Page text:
Scapharca inæquivalvis Tetrameric Hemoglobin A and B Genes: Evidence for a Minigene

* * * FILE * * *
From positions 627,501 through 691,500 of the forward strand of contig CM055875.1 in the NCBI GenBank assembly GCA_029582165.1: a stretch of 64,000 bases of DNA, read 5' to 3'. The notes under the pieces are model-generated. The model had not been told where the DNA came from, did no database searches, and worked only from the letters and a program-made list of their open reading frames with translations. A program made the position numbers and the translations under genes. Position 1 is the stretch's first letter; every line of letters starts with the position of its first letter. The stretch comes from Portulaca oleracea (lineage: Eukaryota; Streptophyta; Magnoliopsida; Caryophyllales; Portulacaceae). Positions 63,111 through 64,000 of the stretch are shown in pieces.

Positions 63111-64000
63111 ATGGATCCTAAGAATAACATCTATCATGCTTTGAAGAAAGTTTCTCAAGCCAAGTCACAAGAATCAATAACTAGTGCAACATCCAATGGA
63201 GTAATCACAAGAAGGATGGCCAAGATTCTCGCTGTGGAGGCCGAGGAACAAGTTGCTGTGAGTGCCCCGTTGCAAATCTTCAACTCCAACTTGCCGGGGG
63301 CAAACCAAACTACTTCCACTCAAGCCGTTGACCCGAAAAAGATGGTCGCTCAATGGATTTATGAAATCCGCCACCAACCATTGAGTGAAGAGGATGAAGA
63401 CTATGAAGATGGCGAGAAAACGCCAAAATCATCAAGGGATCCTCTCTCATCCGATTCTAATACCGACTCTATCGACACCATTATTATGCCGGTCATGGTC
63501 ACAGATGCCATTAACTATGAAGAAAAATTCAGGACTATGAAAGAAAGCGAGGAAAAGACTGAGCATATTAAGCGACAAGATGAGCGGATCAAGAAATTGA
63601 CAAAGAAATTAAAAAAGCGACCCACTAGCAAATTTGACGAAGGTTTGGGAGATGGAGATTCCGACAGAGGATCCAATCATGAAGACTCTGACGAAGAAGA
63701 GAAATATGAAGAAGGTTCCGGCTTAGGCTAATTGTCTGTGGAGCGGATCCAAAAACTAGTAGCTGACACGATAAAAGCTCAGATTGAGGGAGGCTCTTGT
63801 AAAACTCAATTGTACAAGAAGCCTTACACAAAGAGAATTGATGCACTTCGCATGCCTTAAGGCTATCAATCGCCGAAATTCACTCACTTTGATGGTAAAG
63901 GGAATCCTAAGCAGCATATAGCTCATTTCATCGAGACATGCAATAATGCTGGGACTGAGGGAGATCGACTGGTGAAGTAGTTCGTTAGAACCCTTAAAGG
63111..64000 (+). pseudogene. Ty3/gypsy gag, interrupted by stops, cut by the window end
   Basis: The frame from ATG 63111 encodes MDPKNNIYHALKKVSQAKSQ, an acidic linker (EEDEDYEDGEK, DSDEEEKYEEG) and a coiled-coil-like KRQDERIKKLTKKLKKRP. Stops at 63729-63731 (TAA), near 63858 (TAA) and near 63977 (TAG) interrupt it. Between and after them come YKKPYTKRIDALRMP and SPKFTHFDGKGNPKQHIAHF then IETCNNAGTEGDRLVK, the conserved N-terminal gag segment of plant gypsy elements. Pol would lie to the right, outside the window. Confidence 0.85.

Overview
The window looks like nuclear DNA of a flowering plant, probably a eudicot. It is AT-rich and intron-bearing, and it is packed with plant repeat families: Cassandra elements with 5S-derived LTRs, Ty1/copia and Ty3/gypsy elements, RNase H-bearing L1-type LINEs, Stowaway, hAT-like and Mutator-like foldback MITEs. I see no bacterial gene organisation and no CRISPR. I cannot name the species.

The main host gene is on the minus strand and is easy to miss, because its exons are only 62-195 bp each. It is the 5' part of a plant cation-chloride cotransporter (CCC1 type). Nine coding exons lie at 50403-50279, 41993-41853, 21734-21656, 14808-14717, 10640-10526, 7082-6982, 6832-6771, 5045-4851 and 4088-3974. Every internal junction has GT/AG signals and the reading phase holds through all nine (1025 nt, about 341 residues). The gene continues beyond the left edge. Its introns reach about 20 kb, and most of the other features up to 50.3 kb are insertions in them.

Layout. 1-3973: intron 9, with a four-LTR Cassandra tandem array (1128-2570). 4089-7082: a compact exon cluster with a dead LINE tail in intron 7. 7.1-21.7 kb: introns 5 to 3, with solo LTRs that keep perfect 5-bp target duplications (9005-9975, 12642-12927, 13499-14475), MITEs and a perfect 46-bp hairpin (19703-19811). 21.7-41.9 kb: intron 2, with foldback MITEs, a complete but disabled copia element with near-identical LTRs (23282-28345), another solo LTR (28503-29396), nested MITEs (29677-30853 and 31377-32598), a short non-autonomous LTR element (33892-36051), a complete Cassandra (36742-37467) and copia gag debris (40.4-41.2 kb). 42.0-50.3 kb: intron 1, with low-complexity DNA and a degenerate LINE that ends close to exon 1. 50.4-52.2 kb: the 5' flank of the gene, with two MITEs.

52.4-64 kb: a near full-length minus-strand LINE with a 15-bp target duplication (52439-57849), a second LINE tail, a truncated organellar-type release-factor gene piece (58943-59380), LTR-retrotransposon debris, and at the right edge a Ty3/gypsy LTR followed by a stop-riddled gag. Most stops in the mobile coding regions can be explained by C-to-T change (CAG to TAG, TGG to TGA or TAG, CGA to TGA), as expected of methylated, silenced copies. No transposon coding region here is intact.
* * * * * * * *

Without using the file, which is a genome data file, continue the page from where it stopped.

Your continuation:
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Vertebrate and many invertebrate globin genes have a three-exon/two-intron organization, with introns in highly conserved positions. According to the ``intron early'' hypothesis, introns are the vestigial segments which flank previously independent coding sequences, thus providing evidence for the assembly of the ancient proteins by ``exon shuffling.'' In this paper, we report the analysis of the genes of the bivalve mollusk Scapharca inaequivalvis tetrameric hemoglobin (HbII), which support this hypothesis, at least for the hemoglobin genes. We show the existence of ``minigenes'' in the IIA and IIB globin genes, spanning part of the first and second introns, ``in frame'' with the heme-binding domain coded by the second exon. Further support for the exon shuffling hypothesis can be found in the degree of identity of the ``new'' translated sequences with those flanking the central protein domain of some invertebrate hemoglobins.
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